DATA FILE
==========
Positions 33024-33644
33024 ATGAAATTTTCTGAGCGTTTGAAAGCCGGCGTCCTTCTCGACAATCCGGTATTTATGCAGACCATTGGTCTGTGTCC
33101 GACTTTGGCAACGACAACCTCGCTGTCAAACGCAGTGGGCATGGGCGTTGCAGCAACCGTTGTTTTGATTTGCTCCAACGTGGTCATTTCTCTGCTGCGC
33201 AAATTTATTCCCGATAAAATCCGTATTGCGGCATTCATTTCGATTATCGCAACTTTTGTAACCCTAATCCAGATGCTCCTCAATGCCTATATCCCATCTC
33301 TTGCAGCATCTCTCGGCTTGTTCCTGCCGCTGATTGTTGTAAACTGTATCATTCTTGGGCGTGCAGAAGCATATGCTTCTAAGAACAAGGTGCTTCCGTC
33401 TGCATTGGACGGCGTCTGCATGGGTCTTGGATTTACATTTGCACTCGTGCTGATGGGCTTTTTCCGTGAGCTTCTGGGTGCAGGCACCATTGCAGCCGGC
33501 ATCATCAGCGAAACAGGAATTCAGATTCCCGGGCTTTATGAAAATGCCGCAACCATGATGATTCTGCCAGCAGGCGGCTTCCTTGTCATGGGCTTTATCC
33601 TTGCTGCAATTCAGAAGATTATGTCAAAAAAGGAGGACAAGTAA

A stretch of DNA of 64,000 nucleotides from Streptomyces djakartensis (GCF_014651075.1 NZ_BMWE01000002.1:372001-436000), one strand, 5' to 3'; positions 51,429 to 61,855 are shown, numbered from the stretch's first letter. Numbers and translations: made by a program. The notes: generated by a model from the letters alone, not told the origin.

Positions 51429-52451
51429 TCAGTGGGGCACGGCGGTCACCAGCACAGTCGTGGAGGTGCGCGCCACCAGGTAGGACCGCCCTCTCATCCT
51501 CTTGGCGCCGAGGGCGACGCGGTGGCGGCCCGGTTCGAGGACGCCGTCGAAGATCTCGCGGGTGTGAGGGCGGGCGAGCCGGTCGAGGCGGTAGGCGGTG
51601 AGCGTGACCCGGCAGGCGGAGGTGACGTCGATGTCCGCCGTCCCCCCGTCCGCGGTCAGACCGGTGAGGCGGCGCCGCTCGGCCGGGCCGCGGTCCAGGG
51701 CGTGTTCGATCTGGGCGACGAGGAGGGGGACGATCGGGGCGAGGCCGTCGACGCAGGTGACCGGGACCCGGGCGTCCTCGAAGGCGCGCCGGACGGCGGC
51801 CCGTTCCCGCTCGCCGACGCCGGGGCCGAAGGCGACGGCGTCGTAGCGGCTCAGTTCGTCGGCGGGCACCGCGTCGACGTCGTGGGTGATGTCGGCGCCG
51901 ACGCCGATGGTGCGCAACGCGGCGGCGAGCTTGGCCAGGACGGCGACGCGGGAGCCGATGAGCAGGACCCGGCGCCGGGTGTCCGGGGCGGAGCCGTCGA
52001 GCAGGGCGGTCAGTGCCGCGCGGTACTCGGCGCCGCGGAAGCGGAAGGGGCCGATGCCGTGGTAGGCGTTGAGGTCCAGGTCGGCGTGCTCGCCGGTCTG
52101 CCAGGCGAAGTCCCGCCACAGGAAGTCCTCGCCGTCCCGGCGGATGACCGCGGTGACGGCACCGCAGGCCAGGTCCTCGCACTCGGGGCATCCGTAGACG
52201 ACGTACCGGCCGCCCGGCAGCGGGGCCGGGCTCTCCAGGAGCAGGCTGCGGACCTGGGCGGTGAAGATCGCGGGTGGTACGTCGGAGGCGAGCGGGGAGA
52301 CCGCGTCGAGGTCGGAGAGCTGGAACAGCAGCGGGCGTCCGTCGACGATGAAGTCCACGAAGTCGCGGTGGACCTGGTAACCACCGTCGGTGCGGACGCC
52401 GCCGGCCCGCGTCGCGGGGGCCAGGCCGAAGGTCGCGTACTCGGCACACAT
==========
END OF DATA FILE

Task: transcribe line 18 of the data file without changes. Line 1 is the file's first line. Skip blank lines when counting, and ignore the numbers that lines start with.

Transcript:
52101 CCAGGCGAAGTCCCGCCACAGGAAGTCCTCGCCGTCCCGGCGGATGACCGCGGTGACGGCACCGCAGGCCAGGTCCTCGCACTCGGGGCATCCGTAGACG